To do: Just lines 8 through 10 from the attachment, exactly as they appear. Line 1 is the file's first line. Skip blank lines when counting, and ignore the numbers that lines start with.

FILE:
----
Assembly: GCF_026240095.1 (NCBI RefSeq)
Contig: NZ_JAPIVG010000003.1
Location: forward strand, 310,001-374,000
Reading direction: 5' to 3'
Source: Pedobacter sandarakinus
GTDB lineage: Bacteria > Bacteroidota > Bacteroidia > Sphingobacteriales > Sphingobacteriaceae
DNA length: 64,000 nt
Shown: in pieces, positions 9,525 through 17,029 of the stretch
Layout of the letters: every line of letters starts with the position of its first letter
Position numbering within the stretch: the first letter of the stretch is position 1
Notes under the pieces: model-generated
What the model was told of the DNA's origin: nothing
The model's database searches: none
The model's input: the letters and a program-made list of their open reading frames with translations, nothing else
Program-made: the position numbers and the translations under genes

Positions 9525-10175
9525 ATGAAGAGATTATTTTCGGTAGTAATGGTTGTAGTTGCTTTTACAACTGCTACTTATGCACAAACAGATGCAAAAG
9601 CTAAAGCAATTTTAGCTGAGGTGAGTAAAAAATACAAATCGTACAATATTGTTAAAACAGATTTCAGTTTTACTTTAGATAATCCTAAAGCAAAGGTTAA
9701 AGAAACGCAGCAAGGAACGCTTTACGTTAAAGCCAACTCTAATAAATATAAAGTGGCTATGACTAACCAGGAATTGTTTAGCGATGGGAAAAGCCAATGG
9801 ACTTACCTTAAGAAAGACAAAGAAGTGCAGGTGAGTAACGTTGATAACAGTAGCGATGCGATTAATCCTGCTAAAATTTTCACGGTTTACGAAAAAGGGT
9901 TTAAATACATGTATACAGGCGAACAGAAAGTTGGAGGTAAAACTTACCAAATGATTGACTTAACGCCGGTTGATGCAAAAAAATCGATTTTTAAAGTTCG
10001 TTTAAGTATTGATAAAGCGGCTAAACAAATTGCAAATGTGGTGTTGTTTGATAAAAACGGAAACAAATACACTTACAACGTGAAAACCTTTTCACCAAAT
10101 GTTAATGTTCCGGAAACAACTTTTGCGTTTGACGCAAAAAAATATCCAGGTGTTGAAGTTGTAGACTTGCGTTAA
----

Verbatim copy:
Shown: in pieces, positions 9,525 through 17,029 of the stretch
Layout of the letters: every line of letters starts with the position of its first letter
Position numbering within the stretch: the first letter of the stretch is position 1